10/31/2010. The Model 450-11-10 B-47B was the first true production B-47, and enough improvements were made during the production of 399 examples to justify the use of additional model numbers, 450-67-27 for the 88th to 289th with 5,800 lb (2,631 kg) s.t General Electric J-47-GE-23 engines and 450-157-27 for the 290th and on.
Empty weight was 76,130 lb (34,532 kg) and gross weight was 180,000 lb (81,647 kg).Top speed was 617 mph (993 kmh) at 10,600 ft (3,231 m). In addition to the two 0.50 in (12.7 mm) tail guns, which could be fired by the co-pilot (who was also called the weaponeer) or by the radar system, the B-47B carried two K-38 cameras, one K-17, and one K-72.
When the WW II Boeing-Lockheed-Douglas pool was re-established for B-47 manufacture, Boeing supplied aircraft parts and technicians to help the other two firms get started. Lockheed turned out eight B-47Bs with USAF serial numbers assigned to Boeing, while Douglas produced ten. B-47Bs underwent considerable modification and redesignation:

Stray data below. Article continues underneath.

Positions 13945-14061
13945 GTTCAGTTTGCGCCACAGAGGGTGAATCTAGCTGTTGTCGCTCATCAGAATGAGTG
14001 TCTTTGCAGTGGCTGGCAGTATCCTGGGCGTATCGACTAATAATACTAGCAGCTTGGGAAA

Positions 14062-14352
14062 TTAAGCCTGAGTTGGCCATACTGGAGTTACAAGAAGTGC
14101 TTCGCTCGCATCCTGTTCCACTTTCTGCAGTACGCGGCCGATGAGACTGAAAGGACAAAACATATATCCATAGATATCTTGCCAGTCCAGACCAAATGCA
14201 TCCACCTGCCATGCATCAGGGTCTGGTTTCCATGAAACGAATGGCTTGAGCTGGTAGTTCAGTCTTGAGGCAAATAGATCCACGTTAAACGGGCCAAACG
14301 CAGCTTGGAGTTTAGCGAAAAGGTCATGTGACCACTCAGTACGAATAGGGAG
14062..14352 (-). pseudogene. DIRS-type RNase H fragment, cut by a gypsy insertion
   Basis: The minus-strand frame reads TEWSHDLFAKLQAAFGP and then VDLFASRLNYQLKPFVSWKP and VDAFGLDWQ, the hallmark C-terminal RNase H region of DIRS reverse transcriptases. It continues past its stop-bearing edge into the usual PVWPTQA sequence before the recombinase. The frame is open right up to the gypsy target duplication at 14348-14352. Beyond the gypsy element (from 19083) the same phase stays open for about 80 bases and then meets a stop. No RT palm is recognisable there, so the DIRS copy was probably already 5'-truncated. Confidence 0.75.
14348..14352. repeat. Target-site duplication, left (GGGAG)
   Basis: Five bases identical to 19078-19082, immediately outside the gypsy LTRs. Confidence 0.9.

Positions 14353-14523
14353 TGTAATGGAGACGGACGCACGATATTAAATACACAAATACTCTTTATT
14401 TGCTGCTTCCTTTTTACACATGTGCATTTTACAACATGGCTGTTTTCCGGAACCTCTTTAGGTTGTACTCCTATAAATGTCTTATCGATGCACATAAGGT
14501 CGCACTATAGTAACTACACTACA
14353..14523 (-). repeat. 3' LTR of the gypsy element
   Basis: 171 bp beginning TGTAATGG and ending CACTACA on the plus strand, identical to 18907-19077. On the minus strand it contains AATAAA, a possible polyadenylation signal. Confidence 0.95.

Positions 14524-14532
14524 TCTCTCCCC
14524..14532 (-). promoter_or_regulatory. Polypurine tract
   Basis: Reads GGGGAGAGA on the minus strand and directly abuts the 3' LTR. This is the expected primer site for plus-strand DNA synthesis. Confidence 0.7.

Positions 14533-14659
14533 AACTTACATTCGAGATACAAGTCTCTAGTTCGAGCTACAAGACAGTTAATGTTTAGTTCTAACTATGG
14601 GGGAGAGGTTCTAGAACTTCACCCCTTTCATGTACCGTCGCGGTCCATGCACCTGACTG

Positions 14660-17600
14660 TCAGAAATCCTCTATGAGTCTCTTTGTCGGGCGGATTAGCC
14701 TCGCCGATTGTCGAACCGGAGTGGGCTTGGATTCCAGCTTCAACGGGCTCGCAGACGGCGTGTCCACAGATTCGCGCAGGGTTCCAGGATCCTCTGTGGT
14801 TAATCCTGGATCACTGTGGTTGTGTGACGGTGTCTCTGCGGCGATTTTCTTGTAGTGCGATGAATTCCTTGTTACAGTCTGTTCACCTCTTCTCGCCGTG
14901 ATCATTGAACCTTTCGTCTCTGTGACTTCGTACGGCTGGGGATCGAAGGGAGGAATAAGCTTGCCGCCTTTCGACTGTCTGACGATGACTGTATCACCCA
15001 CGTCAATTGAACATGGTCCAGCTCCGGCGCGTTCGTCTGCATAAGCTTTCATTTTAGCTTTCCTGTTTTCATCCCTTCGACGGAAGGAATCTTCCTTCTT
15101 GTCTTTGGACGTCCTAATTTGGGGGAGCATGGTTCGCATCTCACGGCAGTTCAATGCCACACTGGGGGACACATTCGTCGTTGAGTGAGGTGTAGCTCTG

DB-47B. Armament deleted and fitted with radio for controlling QB-47s and other remotely-controlled craft.
YDB-47B. Modified in 1953 to carry a Bell GAM-63 Rascal missile, which was guided to the target by a controller in the same B-47 after the missile was released.
RB-47B. Photo-reconnaissance conversion with eight cameras in a heated capsule in the bomb bay.
TB-47B. Transition trainers for pilots and navigators were developed from standard B-47Bs by adding a fourth crew position for an instructor.
WB-47B. Weather-reconnaissance conversion.
B-47B-II. Modified and brought up to B-47E standard.
XB-47D. Unarmed flying testbed for Wright YT-49-W-1 turboprop engine
XB-56, later YB-56. Intended for conversion with four Allison J-71 engines and reconnaissance equipment in place of bombs. This was redesignated YB-47C, but was cancelled before flown, along with projected RB-56A versions.